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Is Image Becoming More Important Than Reality?

May 4, 2012

As someone who has spent a large portion of my career in the field of public relations and marketing, I have seen time and time again, the value of living your brand. We make assumptions about people within the first few seconds of meeting them…and if you are trying to make an impression on someone else, you MUST consider your own brand.

As an owner of a Life and Leadership firm, Potential Unlimited, I know that it is important how I reflect my own brand. For me, I want my personal and professional brands to reflect my values. I believe a brand is about authentically representing who you are, not about creating some mask to look perfect for the world to see.

Here is an article I’d like to share with you.

 Is Image Becoming More Important Than Reality?

By Ernest Hohmeyer, Adirondak Daily News

We used to think that image is only important for movie stars and politicians. What does image have to do with the rest of us?

Everything – and it applies to anyone who uses social media from Facebook to a blog. How you present yourself may impact your ability to get a job or a visitor’s impression of our community.

What you say today, may come back to influence what people think long after you said it.

Quick to the Draw

As we grapple with all the information we receive on a daily basis we may be forming quicker perceptions of people, places and product.

To get anything done it seems, we rifle through information so we can make a decision. In many cases we gloss over content and attempt to come to an impression of what it means, as quickly as we can.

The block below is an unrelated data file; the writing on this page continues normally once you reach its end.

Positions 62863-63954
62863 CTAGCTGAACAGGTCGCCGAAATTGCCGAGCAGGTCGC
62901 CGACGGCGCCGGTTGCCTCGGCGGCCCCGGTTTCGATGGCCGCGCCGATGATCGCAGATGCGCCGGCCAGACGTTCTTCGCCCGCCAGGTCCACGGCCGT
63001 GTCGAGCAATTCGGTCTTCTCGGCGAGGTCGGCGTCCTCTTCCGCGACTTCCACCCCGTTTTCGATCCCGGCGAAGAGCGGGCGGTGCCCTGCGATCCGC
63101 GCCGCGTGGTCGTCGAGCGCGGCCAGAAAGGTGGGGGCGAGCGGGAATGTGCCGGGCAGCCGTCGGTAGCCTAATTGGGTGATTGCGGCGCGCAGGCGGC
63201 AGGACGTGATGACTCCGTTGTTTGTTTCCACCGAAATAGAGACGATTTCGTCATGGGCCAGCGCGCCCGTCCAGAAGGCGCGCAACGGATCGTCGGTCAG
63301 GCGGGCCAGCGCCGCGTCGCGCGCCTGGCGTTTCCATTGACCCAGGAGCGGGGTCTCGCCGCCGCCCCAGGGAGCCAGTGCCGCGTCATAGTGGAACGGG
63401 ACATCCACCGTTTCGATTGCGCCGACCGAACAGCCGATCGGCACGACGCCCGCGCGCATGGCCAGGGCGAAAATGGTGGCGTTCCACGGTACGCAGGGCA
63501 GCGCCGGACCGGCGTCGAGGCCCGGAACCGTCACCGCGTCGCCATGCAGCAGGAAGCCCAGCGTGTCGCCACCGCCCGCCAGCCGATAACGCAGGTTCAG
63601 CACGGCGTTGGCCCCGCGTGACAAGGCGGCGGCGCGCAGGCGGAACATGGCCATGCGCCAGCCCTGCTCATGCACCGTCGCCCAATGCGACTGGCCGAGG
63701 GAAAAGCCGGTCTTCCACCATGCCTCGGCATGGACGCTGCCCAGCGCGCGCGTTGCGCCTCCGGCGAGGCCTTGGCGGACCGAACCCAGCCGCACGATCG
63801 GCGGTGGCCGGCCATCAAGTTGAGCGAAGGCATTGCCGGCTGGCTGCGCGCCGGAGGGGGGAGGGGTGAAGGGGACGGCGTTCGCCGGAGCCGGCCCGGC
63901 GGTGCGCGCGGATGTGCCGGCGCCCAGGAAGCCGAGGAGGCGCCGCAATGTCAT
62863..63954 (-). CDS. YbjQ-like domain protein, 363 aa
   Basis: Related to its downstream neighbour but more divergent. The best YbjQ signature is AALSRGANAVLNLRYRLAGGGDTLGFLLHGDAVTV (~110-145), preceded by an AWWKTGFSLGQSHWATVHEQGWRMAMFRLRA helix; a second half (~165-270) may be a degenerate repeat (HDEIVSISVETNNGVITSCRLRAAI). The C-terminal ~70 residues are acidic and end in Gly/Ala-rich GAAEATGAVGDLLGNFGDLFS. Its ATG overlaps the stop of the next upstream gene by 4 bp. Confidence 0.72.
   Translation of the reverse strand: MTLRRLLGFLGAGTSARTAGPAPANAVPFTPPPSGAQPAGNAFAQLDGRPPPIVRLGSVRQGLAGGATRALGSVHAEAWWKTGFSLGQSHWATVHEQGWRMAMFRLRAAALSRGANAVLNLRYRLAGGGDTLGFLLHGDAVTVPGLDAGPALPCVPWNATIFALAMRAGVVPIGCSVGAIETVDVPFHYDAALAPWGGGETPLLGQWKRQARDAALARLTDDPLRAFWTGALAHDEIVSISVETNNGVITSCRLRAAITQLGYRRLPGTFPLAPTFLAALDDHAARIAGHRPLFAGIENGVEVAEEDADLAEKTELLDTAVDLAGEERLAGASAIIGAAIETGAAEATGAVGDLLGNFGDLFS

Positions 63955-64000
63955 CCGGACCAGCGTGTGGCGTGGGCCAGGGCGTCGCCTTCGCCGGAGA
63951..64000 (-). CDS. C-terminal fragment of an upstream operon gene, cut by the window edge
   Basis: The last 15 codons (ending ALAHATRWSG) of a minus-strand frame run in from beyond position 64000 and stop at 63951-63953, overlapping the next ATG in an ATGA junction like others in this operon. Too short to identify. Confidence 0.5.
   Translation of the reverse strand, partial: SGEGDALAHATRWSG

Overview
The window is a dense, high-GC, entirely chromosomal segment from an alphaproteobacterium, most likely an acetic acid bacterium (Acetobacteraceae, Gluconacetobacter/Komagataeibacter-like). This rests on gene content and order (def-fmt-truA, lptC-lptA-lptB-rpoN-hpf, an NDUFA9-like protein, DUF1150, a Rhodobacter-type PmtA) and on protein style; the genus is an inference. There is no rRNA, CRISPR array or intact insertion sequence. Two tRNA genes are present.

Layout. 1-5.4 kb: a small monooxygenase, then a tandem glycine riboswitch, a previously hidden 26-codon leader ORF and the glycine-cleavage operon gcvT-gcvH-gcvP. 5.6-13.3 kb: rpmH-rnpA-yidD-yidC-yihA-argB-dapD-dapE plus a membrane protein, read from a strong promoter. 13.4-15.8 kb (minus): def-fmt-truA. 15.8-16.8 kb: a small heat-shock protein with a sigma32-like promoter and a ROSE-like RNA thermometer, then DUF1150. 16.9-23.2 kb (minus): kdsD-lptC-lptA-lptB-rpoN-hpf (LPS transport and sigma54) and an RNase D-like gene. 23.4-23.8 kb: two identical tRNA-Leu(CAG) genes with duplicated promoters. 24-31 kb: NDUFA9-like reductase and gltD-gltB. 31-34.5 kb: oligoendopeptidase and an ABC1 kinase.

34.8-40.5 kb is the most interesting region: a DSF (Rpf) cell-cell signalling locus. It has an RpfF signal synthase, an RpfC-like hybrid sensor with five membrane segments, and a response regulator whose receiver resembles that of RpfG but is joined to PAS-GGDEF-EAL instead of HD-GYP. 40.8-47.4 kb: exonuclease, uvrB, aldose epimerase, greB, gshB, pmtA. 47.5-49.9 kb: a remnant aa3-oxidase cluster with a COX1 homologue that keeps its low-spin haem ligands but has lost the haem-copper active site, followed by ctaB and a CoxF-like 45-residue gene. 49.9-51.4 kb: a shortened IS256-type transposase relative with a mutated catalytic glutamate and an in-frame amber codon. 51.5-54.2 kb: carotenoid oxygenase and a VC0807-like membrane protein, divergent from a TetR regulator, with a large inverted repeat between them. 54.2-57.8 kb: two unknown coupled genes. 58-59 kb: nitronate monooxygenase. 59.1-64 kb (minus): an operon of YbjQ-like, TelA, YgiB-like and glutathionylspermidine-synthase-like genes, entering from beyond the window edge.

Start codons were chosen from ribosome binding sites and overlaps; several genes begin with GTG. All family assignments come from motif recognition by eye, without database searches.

We need to because we want to move on to the next piece of information. This information can be business or personal but we are getting a lot of it and if we push a button we can get so much more and the cycle continues.

As ability to get information becomes faster it seems to be spilling over to other things in our lives. Is it just me, or do we not have the patience like we use too? It seems that we become annoyed more quickly when the store clerk can’t code the watermelon or the waiter does not greet you as soon as your hand reaches to open the door.

With our affinity to spend more of our day “communicating” behind the cyber bunker, are we becoming too prone to list our complaints to our “friends” and not the store owner or community official?

Certainly the rage of the day – all of these review sites – seems to be proliferating. And folks are no longer waiting to come back home to tell folks about their experience – they are doing it almost in real-time.

What May all of this Mean? (Read More)

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